A wireframe document for a person profile view

A website wireframe, also known as a page schematic or screen blueprint, is a visual guide that represents the skeletal framework of a website.[1]: 166  The term wireframe is taken from other fields that use a skeletal framework to represent 3 dimensional shape and volume.[2] Wireframes are created for the purpose of arranging elements to best accomplish a particular purpose. The purpose is usually driven by a business objective and a creative idea. The wireframe depicts the page layout or arrangement of the website's content, including interface elements and navigational systems, and how they work together.[3]: 131  The wireframe usually lacks typographic style, color, or graphics, since the main focus lies in functionality, behavior, and priority of content.[1]: 167  In other words, it focuses on what a screen does, not what it looks like.[1]: 168  Wireframes can be pencil drawings or sketches on a whiteboard, or they can be produced by means of a broad array of free or commercial software applications. Wireframes are generally created by business analysts, user experience designers, developers, visual designers, and by those with expertise in interaction design, information architecture and user research.

Wireframes focus on:

The website wireframe connects the underlying conceptual structure, or information architecture, to the surface, or visual design of the website.[3]: 131  Wireframes help establish functionality and the relationships between different screen templates of a website. An iterative process, creating wireframes is an effective way to make rapid prototypes of pages, while measuring the practicality of a design concept. Wireframing typically begins between "high-level structural work—like flowcharts or site maps—and screen designs."[1]: 167  Within the process of building a website, wireframing is where thinking becomes tangible.[4]: 186 

Wireframes are also utilized for the prototyping of mobile sites, computer applications, or other screen-based products that involve human-computer interaction.[2]

Uses of wireframes

Wireframes may be utilized by different disciplines. Developers use wireframes to get a more tangible grasp of the site's functionality, while designers use them to push the user interface (UI) process. User experience designers and information architects use wireframes to show navigation paths between pages. Business Analysts use wireframes to visually support the business rules and interaction requirements for a screen. Business stakeholders review wireframes to ensure that requirements and objectives are met through the design.[1]: 167  Professionals who create wireframes include business analysts, information architects, interaction designers, user experience designers, graphic designers, programmers, and product managers.[2]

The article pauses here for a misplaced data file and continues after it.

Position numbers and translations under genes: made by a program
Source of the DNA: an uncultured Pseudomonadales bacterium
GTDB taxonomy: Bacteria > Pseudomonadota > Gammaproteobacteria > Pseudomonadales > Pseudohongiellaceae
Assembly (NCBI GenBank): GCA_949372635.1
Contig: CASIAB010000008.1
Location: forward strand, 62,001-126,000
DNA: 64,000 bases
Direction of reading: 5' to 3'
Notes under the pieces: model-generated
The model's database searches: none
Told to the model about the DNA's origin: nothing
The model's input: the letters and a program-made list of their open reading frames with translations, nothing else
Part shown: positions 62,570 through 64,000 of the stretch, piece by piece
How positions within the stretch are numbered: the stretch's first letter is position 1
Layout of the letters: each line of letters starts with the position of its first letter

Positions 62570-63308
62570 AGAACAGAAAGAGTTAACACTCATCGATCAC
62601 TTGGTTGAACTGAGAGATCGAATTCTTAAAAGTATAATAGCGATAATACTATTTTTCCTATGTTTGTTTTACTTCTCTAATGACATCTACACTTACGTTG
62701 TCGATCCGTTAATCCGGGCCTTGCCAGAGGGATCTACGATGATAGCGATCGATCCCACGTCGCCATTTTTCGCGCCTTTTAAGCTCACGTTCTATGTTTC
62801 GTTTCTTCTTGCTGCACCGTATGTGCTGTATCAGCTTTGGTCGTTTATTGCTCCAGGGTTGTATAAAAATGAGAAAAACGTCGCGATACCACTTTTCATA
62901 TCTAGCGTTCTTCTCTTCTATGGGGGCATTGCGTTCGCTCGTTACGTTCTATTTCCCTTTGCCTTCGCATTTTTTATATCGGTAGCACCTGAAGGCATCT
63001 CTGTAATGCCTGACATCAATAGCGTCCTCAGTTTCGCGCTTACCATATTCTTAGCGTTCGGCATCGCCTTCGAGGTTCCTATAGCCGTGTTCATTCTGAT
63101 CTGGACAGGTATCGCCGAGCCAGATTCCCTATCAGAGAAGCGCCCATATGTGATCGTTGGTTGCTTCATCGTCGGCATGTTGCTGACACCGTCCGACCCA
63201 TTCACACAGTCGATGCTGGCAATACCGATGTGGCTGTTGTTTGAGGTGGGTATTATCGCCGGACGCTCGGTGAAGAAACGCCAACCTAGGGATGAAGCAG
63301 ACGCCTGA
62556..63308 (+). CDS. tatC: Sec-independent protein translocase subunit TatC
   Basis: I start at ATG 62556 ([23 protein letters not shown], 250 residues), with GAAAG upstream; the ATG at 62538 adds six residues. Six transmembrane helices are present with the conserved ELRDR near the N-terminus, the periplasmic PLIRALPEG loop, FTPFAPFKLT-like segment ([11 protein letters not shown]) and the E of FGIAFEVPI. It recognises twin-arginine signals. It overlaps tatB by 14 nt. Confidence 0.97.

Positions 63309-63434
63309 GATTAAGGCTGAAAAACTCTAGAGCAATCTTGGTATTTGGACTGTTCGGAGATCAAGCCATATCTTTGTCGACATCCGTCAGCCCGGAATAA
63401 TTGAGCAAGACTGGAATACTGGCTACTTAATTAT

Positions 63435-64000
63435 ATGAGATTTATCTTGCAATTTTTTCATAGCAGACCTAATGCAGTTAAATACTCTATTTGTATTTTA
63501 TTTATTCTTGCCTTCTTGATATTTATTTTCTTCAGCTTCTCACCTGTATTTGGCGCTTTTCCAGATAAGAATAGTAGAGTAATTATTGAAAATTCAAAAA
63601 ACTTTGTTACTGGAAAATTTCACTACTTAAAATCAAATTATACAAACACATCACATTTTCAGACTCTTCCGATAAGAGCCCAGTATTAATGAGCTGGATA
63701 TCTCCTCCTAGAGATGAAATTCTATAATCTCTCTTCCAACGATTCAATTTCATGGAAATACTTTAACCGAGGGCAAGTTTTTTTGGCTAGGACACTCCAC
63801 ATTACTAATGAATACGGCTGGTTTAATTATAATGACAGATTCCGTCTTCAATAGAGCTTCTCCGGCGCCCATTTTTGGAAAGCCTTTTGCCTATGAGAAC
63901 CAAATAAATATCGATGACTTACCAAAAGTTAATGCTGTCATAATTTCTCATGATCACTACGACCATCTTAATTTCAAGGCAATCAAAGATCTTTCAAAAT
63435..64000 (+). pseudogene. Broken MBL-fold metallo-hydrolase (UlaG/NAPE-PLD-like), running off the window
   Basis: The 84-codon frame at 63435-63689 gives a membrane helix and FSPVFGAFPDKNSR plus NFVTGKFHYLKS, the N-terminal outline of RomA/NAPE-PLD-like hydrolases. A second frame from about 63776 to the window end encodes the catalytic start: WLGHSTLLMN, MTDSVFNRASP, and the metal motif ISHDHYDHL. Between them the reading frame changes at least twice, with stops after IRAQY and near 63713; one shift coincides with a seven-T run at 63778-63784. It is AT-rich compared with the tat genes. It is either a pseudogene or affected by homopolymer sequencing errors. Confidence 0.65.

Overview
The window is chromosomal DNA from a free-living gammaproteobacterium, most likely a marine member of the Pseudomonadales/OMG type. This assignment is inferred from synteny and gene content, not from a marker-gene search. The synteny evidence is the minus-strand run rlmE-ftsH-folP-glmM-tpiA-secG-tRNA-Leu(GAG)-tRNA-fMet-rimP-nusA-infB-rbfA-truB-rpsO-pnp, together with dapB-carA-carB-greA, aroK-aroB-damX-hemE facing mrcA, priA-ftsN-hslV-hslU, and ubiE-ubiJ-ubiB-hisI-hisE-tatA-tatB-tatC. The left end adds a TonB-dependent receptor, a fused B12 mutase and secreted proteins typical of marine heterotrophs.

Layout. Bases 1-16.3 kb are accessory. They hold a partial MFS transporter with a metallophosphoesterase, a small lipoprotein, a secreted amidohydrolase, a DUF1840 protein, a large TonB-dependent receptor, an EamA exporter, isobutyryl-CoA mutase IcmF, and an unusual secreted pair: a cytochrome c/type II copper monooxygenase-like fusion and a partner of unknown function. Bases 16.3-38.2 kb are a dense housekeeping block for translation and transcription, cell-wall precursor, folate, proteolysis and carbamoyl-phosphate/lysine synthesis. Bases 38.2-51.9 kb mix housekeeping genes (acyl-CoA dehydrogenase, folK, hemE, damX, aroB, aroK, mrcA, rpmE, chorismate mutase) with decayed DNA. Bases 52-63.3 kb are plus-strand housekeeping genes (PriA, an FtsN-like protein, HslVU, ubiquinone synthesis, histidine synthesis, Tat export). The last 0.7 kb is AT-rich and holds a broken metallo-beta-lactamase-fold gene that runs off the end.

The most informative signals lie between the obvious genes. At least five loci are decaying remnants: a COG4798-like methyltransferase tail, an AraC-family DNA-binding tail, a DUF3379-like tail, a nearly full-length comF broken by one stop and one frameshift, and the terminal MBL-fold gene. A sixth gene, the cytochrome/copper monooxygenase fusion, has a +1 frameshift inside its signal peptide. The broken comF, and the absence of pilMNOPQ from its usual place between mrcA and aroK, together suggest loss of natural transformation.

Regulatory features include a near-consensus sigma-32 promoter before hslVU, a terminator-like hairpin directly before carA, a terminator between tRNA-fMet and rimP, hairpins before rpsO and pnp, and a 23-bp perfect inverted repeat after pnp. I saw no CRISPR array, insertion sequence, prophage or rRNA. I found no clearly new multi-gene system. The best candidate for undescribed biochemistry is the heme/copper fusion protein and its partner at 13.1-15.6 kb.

Working with wireframes may be a collaborative effort since it bridges the information architecture to the visual design. Due to overlaps in these professional roles, conflicts may occur, making wireframing a controversial part of the design process.[4]: 186  Since wireframes signify a "bare bones" aesthetic, it is difficult for designers to assess how closely the wireframe needs to depict actual screen layouts.[1]: 168  To avoid conflicts it is recommended that business analysts who understand the user requirements, create a basic wire frame and then work with designers to further improve the wireframes. Another difficulty with wireframes is that they don't effectively display interactive details because they are static representations. Modern UI design incorporates various devices such as expanding panels, hover effects, and carousels that pose a challenge for 2-D diagrams.[1]: 169 

The main benefit of wireframes is that they can be used to iterate on any interface in an agile manner. This happens through a process oftentimes referred to as usability tests, where users are provided with an opportunity to interact with the interface and either think aloud about their thought process or answer more structured questions throughout. After each trial with a user, a user experience researcher can identify common interactions with the interface, synthesize the data, and redesign accordingly.[5]

Due to the generally lower-fidelity nature of wireframe, it is very easy and cost-efficient to make changes. The point of a wireframe is to capture the design of the fundamental structure, high-level interaction pattern within an interface, otherwise known as the critical points,[5] so it really allows a designer to work quickly, perfect for an agile environment where group members work collaboratively to "sprint" to the next iteration.